June 2015
Volume 56, Issue 7
Free
ARVO Annual Meeting Abstract  |   June 2015
Tissue small vessel pulse amplitude differentiates between the cup, neuroretinal rim and retina in normal eyes
Author Affiliations & Notes
  • Edward Dervan
    Ophthalmology, Royal Perth Hospital, Perth, WA, Australia
  • William Huxley Morgan
    Lions Eye Institute, Perth, WA, Australia
  • Anmar Abdul-Rahman
    Ophthalmology, Manukau SuperClinic, Auckland, New Zealand
  • Dao-Yi Yu
    Ophthalmology, Royal Perth Hospital, Perth, WA, Australia
  • Martin Hazelton
    Statistics and Bioinformatics, Massey University, Palmerston North, New Zealand
  • Brigid Betz-Stablein
    Statistics and Bioinformatics, Massey University, Palmerston North, New Zealand
  • Christopher Lind
    Neurofinity, University of Western Australia, Perth, WA, Australia
  • Geoff Chan
    Lions Eye Institute, Perth, WA, Australia
  • Johnathan Lam
    Lions Eye Institute, Perth, WA, Australia
  • Footnotes
    Commercial Relationships Edward Dervan, None; William Morgan, None; Anmar Abdul-Rahman, None; Dao-Yi Yu, None; Martin Hazelton, None; Brigid Betz-Stablein, None; Christopher Lind, None; Geoff Chan, None; Johnathan Lam, None
  • Footnotes
    Support None
Investigative Ophthalmology & Visual Science June 2015, Vol.56, 1020. doi:
  • Views
  • Share
  • Tools
    • Alerts
      ×
      This feature is available to authenticated users only.
      Sign In or Create an Account ×
    • Get Citation

      Edward Dervan, William Huxley Morgan, Anmar Abdul-Rahman, Dao-Yi Yu, Martin Hazelton, Brigid Betz-Stablein, Christopher Lind, Geoff Chan, Johnathan Lam; Tissue small vessel pulse amplitude differentiates between the cup, neuroretinal rim and retina in normal eyes. Invest. Ophthalmol. Vis. Sci. 2015;56(7 ):1020.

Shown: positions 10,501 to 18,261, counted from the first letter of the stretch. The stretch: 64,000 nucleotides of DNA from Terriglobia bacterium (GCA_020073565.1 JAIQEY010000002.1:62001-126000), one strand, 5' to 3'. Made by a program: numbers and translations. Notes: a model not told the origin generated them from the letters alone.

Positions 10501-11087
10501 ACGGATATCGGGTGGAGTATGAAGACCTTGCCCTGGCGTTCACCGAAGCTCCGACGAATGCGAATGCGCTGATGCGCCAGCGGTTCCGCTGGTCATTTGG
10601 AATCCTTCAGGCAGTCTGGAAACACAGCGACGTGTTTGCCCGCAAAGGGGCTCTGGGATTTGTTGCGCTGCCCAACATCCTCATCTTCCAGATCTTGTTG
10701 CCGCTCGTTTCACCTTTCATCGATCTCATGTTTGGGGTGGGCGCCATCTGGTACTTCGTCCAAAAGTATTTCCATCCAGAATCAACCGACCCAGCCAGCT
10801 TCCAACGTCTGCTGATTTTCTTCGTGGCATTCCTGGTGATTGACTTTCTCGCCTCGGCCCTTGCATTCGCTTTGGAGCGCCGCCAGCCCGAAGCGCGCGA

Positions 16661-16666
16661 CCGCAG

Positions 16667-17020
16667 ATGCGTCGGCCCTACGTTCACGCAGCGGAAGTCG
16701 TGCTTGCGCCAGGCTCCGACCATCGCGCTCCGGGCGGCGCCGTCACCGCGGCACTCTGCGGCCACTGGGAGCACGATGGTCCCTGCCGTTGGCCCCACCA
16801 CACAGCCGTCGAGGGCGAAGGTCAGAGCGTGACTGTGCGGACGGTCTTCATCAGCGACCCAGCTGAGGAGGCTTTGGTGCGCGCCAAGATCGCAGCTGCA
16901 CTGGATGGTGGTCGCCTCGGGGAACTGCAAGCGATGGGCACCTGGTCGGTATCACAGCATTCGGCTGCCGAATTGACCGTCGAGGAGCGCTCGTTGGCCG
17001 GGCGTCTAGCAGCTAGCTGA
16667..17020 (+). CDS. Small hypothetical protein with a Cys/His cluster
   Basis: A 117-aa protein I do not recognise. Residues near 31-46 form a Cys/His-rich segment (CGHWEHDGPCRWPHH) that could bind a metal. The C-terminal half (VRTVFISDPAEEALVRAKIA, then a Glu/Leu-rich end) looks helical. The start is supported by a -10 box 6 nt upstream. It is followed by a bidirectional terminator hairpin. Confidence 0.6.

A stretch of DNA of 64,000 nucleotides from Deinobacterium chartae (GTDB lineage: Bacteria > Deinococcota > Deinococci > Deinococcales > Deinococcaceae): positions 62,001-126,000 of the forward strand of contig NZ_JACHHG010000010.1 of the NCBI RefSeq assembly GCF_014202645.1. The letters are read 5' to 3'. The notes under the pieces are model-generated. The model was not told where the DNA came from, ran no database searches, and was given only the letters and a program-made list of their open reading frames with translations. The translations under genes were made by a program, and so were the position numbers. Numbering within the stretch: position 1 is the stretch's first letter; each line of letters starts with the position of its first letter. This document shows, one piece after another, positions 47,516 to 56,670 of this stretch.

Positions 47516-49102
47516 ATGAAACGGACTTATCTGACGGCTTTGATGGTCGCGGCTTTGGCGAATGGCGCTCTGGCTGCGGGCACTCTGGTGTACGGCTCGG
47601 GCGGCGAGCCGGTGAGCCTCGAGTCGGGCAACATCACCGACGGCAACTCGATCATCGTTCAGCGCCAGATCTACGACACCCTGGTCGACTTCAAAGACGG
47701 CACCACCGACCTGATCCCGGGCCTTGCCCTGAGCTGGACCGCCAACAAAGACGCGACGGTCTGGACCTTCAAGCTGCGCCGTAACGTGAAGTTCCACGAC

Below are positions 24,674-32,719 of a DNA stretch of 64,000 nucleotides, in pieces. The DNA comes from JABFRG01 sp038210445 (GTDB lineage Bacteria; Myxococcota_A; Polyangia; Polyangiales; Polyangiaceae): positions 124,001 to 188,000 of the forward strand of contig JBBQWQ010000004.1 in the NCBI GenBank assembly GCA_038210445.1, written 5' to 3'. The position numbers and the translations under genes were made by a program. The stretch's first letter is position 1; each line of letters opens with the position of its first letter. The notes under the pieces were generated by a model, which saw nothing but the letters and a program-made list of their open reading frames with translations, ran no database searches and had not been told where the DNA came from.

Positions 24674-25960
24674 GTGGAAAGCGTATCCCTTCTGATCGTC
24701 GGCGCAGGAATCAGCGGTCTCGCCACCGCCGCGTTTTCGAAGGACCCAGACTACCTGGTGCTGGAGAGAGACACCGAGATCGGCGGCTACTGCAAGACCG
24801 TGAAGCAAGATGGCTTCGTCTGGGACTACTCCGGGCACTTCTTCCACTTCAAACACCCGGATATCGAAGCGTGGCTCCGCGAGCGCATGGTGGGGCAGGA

Download citation file:


      © ARVO (1962-2015); The Authors (2016-present)

      ×
  • Supplements
Abstract

Purpose: <br /> Optic disk venous pulsation is a common and useful sign. We explored the presence and distribution of tissue small vessel pulsation in the optic cup, neuroretinal rim and retina in normal subjects to discern if features may be used to differentiate the neural tissue from non-neural tissue in the optic disk.

Methods: <br /> We used a novel technique utilizing high resolution video recordings of the optic disk and retina, timed to the cardiac cycle, that measures the fluctuating haemoglobin light absorption during pulsation. This produces a densitometry map containing the amplitude of pulsation at individual pixel points. This was correlated with images segmented into neuroretinal rim, retina, optic cup and retinal tissue by an independent observer. All visible retinal vessels were excluded from the analysis.

Results: <br /> The video recordings of 6 normal eyes from 6 subjects were analyzed. We used a linear mixed model comparing the amplitude between 3 regions, allowing for distance from the disk centre and including a random factor to account for multiple measurements from individual patients. There was a significant difference in pulse amplitude between the cup (mean 1.35 ± SD 1.26) and the neuroretinal rim (mean 2.33 ± SD 1.35)(p=0.0000) and the retina (mean 2.36 ± SD 1.45)(p=0.0000) and also between the retina and neuroretinal rim (p=<0.001).

Conclusions: <br /> Tissue small vessel pulse amplitudes are significantly lower in the disk cup compared to neuroretinal tissue. This feature may be useful in following changes in glaucoma and other optic neuropathy patients.

×
×

This PDF is available to Subscribers Only

Sign in or purchase a subscription to access this content. ×

You must be signed into an individual account to use this feature.

×